The greenhouse gas emissions coming from human activity each year are 100 times greater than the emissions released by all the volcanoes on Earth, according to a decade-long study by the Depp Carbon Observatory.
The 500-strong international team of scientists released a series of papers outlining how carbon is stored, emitted and reabsorbed by natural and manmade processes.
According to their findings, manmade carbon dioxide emissions drastically outstrip the contribution of volcanoes—which belch out gas and are often fingered as a major climate change contributor—to current warming rates.
Just two-tenths of 1 percent of Earth's total carbon—around 43,500 gigatonnes—is above the surface in oceans, the land, and in our atmosphere, the study showed. The rest—1.85 billion gigatonnes—is stored in our planet's crust, mantle, and core, providing scientists with clues as to how Earth formed billions of years ago.
The Deep Carbon Observatory measured the prominence of certain carbon isotopes in rock samples around the world and was able to create a timeline stretching back 500 million years to map how carbon moved between land, sea, and air.
They discovered that, in general, the planet self-regulated atmospheric levels of carbon dioxide, a key greenhouse gas, over geological timeframes of hundreds of thousands of years. The exceptions to this came in the form of "catastrophic disturbances" to Earth's carbon cycle, such as immense volcanic eruptions or meteorites.
"In the past, we see that these big carbon inputs to the atmosphere cause warming, cause huge changes in both the composition of the ocean and the availability of oxygen," said Marie Edmonds, Professor of Volcanology and Petrology and Ron Oxburgh Fellow in Earth Sciences at Queens' College, Cambridge.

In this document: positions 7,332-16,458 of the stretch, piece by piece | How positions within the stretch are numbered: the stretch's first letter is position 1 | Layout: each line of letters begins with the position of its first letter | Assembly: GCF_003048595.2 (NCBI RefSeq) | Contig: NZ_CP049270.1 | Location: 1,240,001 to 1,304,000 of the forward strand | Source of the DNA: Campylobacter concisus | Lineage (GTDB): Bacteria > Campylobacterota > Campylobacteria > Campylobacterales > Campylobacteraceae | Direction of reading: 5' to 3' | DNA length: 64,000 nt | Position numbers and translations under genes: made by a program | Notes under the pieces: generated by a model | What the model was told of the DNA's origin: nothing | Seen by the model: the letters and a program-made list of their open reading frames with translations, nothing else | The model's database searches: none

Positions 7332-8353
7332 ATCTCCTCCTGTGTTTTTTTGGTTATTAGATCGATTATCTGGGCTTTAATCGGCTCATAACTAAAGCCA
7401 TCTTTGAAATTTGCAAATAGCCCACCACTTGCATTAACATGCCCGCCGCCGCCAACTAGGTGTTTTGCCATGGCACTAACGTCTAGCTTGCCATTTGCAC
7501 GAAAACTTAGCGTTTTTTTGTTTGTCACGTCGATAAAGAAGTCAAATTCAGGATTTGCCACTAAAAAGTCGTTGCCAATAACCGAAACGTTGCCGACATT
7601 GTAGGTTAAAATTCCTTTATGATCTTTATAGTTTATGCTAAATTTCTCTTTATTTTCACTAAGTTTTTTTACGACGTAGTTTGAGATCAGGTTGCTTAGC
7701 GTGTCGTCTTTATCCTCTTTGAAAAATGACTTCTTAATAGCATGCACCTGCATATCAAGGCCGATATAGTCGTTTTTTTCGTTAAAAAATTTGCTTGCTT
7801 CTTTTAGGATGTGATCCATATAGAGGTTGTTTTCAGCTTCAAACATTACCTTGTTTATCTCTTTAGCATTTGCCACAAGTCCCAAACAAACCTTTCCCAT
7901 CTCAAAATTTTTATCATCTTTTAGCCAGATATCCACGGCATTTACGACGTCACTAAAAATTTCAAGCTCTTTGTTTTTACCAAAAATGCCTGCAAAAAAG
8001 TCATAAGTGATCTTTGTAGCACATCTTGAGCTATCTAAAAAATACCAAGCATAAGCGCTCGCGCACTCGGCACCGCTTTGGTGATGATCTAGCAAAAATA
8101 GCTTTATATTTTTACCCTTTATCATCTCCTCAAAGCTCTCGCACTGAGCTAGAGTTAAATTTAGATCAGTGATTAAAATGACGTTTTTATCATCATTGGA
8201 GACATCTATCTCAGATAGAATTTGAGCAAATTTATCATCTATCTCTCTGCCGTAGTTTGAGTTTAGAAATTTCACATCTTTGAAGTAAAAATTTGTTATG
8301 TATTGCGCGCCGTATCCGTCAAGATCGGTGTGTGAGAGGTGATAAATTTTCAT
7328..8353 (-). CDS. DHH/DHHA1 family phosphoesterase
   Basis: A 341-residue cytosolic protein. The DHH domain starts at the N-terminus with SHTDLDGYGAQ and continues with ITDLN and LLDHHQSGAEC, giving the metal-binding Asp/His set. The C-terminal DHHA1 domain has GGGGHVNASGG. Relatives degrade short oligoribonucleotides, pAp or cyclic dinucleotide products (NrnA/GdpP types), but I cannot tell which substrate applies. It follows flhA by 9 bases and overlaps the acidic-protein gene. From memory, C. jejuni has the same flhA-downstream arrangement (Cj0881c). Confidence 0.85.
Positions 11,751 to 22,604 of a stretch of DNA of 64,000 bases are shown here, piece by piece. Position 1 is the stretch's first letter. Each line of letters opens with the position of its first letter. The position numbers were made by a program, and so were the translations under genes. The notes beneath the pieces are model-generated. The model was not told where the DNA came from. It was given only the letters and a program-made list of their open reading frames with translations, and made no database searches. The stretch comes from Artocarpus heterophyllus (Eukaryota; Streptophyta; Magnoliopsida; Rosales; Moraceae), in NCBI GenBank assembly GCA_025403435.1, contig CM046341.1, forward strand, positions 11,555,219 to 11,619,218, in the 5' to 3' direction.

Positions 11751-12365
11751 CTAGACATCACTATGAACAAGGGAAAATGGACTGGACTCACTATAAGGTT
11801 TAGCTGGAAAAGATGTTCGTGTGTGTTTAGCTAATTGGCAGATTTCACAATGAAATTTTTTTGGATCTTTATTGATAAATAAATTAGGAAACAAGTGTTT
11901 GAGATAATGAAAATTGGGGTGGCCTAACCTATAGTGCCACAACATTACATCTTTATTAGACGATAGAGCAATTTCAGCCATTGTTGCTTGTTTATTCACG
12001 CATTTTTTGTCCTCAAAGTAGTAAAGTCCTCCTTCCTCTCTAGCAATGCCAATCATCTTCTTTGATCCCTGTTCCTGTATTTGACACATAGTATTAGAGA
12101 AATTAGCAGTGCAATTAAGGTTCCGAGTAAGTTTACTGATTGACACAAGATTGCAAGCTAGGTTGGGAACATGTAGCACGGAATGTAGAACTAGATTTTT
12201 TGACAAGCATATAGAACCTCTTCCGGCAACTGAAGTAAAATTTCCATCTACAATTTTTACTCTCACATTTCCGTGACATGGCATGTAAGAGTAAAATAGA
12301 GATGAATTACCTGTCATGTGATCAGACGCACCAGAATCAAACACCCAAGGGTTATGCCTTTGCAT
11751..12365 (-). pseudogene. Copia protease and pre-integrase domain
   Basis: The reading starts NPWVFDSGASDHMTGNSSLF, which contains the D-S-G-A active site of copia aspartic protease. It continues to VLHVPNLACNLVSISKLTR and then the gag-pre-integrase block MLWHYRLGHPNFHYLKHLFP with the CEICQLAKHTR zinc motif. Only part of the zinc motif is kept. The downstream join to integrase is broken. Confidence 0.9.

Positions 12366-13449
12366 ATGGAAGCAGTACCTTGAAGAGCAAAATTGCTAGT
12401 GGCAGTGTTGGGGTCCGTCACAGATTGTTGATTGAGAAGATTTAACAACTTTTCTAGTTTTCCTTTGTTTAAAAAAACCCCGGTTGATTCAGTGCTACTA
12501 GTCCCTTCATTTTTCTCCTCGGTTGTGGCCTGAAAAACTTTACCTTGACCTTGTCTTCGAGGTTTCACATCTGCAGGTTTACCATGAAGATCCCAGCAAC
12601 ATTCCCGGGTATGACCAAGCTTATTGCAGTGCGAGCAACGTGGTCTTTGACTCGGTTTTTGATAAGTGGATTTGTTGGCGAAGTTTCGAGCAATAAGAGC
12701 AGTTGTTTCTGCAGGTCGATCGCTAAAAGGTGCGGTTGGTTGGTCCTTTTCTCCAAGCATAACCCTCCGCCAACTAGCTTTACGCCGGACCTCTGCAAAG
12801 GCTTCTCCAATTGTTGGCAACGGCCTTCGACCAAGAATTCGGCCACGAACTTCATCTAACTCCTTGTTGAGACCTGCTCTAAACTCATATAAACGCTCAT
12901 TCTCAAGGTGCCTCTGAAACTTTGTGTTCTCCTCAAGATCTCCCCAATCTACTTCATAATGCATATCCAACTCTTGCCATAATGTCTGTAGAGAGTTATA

The team analyzed the impact of the Chicxulub meteorite that impacted the Earth 66 million years ago and killed off three-quarters of all life on Earth. The meteorite released between 425 and 1,400 gigatonnes of CO2. They also looked at volcanoes, whose CO2 emissions hovered around 0.3 and 0.4 gigatonnes—roughly 100 times less than manmade emissions.
"The amount of CO2 pumped into the atmosphere by anthropogenic (manmade) activity in the last 10-12 years (is equivalent) to the catastrophic change during these events we've seen in Earth's past," Edmonds said.
Whereas Earth's atmosphere has frequently contained higher concentrations of CO2 than the present day, outside of catastrophic eruptions it has taken hundreds of thousands of years for such levels to accumulate. In contrast, manmade carbon emissions have seen CO2 levels rise two thirds in a span of a few centuries.
Celina Suarez, Associate Professor of Geology at the University of Arkansas, said modern manmade emissions were the "same magnitude" as past carbon shocks that precipitated mass extinction. "We are on the same level of carbon catastrophe which is a bit sobering," she said.
"Climate skeptics really jump on volcanoes as a possible contender for top CO2 emissions but it's simply not the case," said Edmonds. "It's also the timescale."